US Secretary of Defense Leon Panetta hinted Monday that America was opposed to unilateral Israeli action against Iran, saying during a press conference in Tel Aviv that the way to stop the Islamic Republic's pursuit of a nuclear capability was for countries to work together.

Ensuring that Iran doesn't "represent a threat to this region," he said, "depends the countries working together."

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Panetta arrived in Israel on Monday morning on his first visit as secretary of defense. In 2009 as head of the CIA, Panetta was sent to Israel by US President Barack Obama to warn Israel not to take unilateral military action against Iran.

During the joint press conference with Defense Minister Ehud Barak, Panetta said the US is "very concerned and we will work together to do whatever is necessary" to prevent Iran from threatening the region.



The US recognizes the threat from Iran, he said, as it continues to develop a nuclear capability and supports terrorist organizations throughout the region, some of which are responsible for the deaths of American soldiers.

Panetta also addressed a decision by the US Congress to withhold $200 million in aid to the Palestinian Authority, saying it was against the Obama administration's position.

"The administration opposes holding these funds from the Palestinians,"  he said, adding that the funds have helped the Palestinian Authority build better security, which helps the Palestinians as well as Israel.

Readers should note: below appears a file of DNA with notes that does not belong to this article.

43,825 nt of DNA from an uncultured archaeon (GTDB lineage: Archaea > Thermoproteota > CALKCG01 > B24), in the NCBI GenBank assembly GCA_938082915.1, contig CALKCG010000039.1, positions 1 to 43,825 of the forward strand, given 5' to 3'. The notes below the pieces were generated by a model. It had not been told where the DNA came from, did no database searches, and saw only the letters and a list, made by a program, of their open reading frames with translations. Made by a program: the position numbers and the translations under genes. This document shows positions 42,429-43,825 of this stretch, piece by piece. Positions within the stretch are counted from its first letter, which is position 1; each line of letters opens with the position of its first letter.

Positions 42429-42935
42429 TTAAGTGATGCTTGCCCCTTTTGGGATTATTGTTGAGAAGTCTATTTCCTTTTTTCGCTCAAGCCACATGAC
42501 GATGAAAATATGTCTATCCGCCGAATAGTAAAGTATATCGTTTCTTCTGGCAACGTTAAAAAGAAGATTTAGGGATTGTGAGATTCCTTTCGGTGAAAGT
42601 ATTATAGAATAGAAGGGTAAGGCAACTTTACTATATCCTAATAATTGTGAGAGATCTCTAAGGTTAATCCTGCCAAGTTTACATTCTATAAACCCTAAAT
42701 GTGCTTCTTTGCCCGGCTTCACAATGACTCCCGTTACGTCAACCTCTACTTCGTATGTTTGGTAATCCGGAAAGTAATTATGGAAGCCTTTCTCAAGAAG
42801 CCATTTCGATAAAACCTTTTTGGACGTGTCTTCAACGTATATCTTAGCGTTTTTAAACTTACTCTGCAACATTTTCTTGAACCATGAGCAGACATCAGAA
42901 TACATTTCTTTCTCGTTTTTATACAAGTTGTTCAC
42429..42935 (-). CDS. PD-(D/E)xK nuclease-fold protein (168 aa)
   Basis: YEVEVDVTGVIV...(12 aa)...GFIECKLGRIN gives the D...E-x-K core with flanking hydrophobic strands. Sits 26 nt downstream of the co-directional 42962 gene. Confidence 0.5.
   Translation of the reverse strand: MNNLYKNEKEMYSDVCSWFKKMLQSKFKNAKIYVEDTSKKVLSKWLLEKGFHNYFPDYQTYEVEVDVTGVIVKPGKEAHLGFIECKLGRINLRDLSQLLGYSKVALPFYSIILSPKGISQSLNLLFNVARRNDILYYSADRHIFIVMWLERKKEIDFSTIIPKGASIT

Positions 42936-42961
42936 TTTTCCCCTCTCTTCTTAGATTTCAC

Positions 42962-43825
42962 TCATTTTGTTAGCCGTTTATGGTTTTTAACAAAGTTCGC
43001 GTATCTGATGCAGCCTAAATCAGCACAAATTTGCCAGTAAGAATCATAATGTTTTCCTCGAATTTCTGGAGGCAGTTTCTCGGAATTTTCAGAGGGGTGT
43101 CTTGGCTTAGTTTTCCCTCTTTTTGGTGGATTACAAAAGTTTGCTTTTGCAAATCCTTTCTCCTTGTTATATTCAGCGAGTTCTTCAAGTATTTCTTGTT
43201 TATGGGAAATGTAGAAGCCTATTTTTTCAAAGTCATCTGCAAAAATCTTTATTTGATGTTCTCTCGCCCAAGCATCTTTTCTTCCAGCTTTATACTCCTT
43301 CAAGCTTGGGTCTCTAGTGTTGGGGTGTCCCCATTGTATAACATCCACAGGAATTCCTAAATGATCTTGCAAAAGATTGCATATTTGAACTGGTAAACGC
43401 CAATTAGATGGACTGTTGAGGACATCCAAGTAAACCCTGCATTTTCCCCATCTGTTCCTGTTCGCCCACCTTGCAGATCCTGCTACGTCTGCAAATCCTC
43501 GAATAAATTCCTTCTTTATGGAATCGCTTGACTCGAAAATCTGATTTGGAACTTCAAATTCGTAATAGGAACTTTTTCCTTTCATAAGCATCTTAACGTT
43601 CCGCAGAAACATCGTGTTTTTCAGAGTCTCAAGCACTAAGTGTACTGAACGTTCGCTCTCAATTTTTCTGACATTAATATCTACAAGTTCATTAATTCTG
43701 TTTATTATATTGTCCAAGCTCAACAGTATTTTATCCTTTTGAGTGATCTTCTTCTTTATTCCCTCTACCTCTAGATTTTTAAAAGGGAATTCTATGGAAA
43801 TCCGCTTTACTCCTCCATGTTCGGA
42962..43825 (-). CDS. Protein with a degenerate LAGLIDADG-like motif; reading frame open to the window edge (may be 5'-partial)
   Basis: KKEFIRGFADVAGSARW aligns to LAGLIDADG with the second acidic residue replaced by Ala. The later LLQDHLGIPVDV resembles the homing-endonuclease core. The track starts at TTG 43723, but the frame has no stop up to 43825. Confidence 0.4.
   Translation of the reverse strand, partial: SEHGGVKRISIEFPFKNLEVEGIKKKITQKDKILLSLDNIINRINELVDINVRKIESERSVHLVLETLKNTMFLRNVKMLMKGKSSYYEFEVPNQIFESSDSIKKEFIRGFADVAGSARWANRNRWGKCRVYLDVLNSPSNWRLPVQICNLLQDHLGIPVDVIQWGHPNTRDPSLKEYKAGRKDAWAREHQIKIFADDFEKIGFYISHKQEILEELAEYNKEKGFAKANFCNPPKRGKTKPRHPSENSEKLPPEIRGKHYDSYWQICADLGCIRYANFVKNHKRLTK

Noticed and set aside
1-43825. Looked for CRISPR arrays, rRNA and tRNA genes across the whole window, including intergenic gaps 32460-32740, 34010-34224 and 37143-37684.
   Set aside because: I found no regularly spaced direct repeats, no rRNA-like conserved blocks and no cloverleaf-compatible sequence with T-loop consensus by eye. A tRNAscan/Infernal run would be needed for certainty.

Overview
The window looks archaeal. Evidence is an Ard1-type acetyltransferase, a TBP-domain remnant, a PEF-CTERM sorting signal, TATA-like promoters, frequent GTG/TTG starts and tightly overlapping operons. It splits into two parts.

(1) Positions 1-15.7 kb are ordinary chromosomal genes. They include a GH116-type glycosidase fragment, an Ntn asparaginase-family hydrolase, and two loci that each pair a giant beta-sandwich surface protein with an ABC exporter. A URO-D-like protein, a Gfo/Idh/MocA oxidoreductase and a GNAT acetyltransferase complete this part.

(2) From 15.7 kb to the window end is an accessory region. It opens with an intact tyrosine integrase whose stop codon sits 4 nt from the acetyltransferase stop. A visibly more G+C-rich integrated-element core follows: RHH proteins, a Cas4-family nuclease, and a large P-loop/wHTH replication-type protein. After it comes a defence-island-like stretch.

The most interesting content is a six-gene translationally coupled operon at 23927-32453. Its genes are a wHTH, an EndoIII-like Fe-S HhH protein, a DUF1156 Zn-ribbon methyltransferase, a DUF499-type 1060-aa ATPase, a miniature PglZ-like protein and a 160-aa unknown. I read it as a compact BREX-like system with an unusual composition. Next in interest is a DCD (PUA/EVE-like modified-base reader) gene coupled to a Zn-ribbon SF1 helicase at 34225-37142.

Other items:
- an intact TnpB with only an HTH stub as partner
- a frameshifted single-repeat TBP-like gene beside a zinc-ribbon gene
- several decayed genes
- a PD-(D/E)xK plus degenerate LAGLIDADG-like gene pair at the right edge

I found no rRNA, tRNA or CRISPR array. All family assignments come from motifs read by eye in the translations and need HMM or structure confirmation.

"This is a critical time and it is not a time to withhold those funds," he said.

The US defense chief would not comment on reports that after his visit to Cairo on Tuesday, he will be bringing alleged Mossad spy Ilan Grapel back with him to the US.

"I cannot say anything about the specifics about that," he said. "We've made our concerns known to the Egyptians about holding that individual."

The release of imprisoned Israeli agent Jonathan Pollard is a "sensitive issue," the secretary of defense said, claiming that there was a "great deal of opposition" to his release in the United States.

"Pollard has been a sensitive issue for a long time. There is a great deal of opposition to the release of Pollard that goes back to the fact that he was convicted as a spy." For that reason, Panetta said, "the president has indicated that the position of the US is for him not to be released."

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